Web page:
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    ABSTRACT: Abstract Background: Human epididymis protein 4 (HE4) is a reliable tumor marker for ovarian cancer, but only limited data are available on HE4 levels in lung malignancies. Methods: HE4 levels were measured at diagnosis in 98 men with lung cancer at different stages of the disease, and these results were compared to an age-matched healthy male cohort (n=98). The concentrations of classical tumor markers were also determined, and their efficacy was compared to that of HE4. Results: Compared to healthy controls, patients with lung neoplasm showed significantly higher HE4 levels [118.2 (80.6-150.1) pmol/L vs. 62.2 (47.2-76.1) pmol/L; p<0.001]. Although age and smoking modulated HE4 levels in the healthy cohort, no such effect was observed in the patient population. The area under the receiver operating characteristic curve (ROC-AUC) for HE4 was 0.848 (95% CI 0.792-0.904) for differentiating lung cancer patients from healthy controls, with a cut-off value of 97.6 pmol/L (sensitivity: 64.3%, specificity: 95.9%). HE4 levels were significantly elevated in all stages of lung cancer, and even in patients without clinical symptoms (p<0.05), but no difference was found between the different histological subgroups. A significant correlation was found between HE4 values and the tumor size determined by CT/MRI (Spearman's ρ=0.227, p=0.030). The combination of HE4 with CEA and CA 125 considerably enhanced the diagnostic efficacy [ROC-AUC: 0.963 (95% CI 0.937-0.990), sensitivity: 91.8%, specificity: 92.8%]. Conclusions: Our data suggest that serum HE4, especially in combination with CEA and CA 125, qualifies as a surrogate diagnostic marker in men with lung cancer.
    Clinical Chemistry and Laboratory Medicine 05/2014;
  • [Show abstract] [Hide abstract]
    ABSTRACT: Abstract Background: An increased focus on the biological behaviour of serum biomarkers for ovarian cancer, i.e., carbohydrate antigen 125 (CA-125) and human epididymis protein 4 (HE4), has been advocated to improve their clinical use. Due to the paucity and poor design of available studies evaluating biological variation (BV) of CA-125 and the lack of BV data for HE4, in this study we evaluated BV of both biomarkers. Methods: Monthly we obtained serum samples from 14 pre- (PreM) and 14 post-menopausal (PostM) healthy women for 4 consecutive months. Once all samples were available, they were analysed in a single run in duplicate for CA-125 and HE4 on Roche Modular system. Data were analysed by ANOVA. Results: For both biomarkers no difference in median concentrations was found between PreM and PostM. For CA-125 the intra-individual CV (CVI) was not different between groups (9.1% in both). For HE4 CVI was higher in PreM (12.1%) than in PostM (6.5%) (p<0.001). Between-subject CVs were 10.6% for CA-125 and 16.4% for HE4, with no influence by the fertility status. Both biomarkers showed high individuality meaning that the use of population-based reference limits may have limited value for their interpretation. Reference change values were 26% for CA-125 (all), 34% for HE4 PreM and 18% for HE4 PostM. Conclusions: Monitoring longitudinal changes in serum concentrations of ovarian cancer biomarkers over time is probably better than using single threshold rules. According to differences in BV due to the hormonal status, one should differently interpret HE4 changes in PreM and PostM.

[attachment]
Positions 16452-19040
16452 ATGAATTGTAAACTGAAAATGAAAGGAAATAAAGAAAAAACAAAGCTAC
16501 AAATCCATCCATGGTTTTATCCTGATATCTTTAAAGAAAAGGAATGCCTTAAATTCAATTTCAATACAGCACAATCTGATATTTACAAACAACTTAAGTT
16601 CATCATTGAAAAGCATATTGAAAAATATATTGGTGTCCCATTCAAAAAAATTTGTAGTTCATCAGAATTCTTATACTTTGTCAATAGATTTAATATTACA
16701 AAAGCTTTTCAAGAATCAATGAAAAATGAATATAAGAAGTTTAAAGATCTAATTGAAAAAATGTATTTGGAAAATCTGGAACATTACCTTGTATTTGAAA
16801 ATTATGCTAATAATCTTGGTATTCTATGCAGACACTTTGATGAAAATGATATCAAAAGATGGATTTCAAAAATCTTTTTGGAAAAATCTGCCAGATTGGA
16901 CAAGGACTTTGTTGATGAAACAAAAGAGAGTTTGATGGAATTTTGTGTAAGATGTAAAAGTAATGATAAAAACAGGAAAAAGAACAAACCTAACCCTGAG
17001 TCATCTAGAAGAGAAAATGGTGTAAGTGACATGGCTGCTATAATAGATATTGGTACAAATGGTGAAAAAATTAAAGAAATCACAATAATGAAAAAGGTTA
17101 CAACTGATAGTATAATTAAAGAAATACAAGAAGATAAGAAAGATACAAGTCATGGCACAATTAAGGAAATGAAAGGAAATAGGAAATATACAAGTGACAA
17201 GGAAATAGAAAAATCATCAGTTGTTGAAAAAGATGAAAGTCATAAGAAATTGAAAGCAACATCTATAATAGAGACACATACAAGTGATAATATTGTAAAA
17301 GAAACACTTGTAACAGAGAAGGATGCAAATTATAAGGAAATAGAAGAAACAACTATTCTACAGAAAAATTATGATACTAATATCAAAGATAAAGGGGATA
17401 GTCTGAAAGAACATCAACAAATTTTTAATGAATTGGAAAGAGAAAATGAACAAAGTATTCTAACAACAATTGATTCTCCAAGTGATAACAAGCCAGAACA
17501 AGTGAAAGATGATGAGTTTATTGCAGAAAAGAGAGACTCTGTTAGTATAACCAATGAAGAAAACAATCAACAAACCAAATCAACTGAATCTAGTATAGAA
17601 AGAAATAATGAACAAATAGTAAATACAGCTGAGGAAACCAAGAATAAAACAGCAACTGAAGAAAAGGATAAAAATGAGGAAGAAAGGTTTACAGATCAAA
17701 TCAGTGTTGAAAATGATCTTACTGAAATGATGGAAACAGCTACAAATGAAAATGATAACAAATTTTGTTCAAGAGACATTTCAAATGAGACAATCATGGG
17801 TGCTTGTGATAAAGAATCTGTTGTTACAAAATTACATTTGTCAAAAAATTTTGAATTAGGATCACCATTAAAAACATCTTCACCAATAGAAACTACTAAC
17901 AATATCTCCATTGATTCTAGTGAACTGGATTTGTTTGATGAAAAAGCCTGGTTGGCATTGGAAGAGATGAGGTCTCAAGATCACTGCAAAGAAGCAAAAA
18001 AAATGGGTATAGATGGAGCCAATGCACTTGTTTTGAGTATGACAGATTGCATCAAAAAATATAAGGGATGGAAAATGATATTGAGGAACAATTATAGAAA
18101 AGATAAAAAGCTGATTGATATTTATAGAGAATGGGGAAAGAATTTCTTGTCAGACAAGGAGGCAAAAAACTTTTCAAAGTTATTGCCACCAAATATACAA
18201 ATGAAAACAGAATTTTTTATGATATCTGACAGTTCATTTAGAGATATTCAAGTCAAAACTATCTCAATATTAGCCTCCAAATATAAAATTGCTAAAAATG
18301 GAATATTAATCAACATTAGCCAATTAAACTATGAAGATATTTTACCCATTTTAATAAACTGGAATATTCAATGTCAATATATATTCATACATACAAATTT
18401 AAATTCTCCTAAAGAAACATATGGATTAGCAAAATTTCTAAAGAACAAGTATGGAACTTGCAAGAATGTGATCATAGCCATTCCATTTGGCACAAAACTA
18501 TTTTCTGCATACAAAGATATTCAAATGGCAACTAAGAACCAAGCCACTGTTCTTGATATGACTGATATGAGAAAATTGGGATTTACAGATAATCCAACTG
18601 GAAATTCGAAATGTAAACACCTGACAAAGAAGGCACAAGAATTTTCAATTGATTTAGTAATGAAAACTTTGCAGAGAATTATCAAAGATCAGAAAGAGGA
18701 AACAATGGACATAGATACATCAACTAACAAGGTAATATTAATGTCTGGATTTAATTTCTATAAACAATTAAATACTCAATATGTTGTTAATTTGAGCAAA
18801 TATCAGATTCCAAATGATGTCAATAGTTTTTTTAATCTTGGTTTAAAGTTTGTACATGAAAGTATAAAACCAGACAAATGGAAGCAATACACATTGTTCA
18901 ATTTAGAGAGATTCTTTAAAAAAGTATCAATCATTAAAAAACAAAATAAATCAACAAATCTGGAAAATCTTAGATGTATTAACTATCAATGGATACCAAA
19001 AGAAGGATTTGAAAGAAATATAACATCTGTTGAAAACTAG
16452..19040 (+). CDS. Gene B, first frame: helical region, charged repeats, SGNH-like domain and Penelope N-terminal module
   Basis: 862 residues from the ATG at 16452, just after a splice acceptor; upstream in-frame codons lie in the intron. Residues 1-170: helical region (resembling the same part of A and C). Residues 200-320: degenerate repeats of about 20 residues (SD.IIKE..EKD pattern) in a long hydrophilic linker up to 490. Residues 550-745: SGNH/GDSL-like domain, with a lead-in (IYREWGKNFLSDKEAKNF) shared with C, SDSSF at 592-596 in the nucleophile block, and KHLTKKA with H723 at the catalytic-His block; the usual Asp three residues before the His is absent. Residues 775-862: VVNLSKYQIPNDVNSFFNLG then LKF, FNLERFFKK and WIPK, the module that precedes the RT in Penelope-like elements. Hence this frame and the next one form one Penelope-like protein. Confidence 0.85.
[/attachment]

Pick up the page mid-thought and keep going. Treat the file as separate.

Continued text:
Clinical Chemistry and Laboratory Medicine 05/2014;
  • Clinical Chemistry and Laboratory Medicine 05/2014;
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    ABSTRACT: Abstract Background: Thrombocytopenia is the most common coagulation disorder in critically ill patients. No studies have investigated the epidemiology and clinical impact of this condition in emergency department (ED) patients. We aimed to investigate epidemiological features, incidence of bleeding, and diagnostic and therapeutic requirements of patients with thrombocytopenia admitted to the ED. Methods: We performed a retrospective observational study enrolling all patients admitted to the medical-surgical ED of the "Città della Salute e della Scienza di Torino" Hospital with a platelet count <150×109 PLTs/L, during four non-consecutive months. There were no exclusion criteria. Results: The study included 1218 patients. The percentage of patients with severe (<50×109 PLTs/L) or very severe (<20×109 PLTs/L) thrombocytopenia was about 12%. Thrombocytopenia associated with liver cirrhosis was the most represented etiology. On the contrary, the most frequent cause in patients with newly recognized low platelet count was disseminated intravascular coagulation/sepsis. The incidence of bleeding and hypovolemia, as well as the need of transfusional support and mechanical, surgical or endoscopic hemostasis progressively increased with the severity of thrombocytopenia. Conclusions: Our results suggest that the detection of a platelet count lower than 50×109 PLTs/L may help to identify patients with higher bleeding risk in the ED setting. Additional studies are required to evaluate whether, in this setting, thrombocytopenia may represent an independent risk factor for bleeding episodes and increased mortality.
    Clinical Chemistry and Laboratory Medicine 05/2014;
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    ABSTRACT: Abstract Heart failure is a complex mechanical and neurohormonal syndrome where the left ventricle fails as a pump, resulting in stasis of blood in the lungs and the periphery resulting in the cardial features of effort intolerance, fatigue, and peripheral edema. As part of the neurohormonal and local mechanical strain, tissue macrophages resident in the myocardium secrete galectin-3 which is a paracrine and endocrine factor which stimulates additional macrophages, pericytes, myofibroblasts, and fibroblasts to proliferate and secrete procollagen I which is irreversibly crosslinked resulting in myocardial fibrosis. In the general population, normal plasma concentrations of galectin-3 are <11.0 ng/mL. Galectin-3 measured in blood has been shown to: 1) identify increased risk for new onset heart failure in healthy middle-aged adults; 2) predict cardiac failure in patients after acute coronary syndromes; 3) help establish the diagnosis of heart failure with preserved ejection fraction in patients presenting with exercise intolerance; and 4) aid in the prognosis of heart failure with preserved and reduced left ventricular ejection fraction. This manuscript will present practical real case management in these applications to highlight the importance of this new in vitro diagnostic test.
    Clinical Chemistry and Laboratory Medicine 05/2014;
  • Clinical Chemistry and Laboratory Medicine 05/2014;
  • Clinical Chemistry and Laboratory Medicine 05/2014;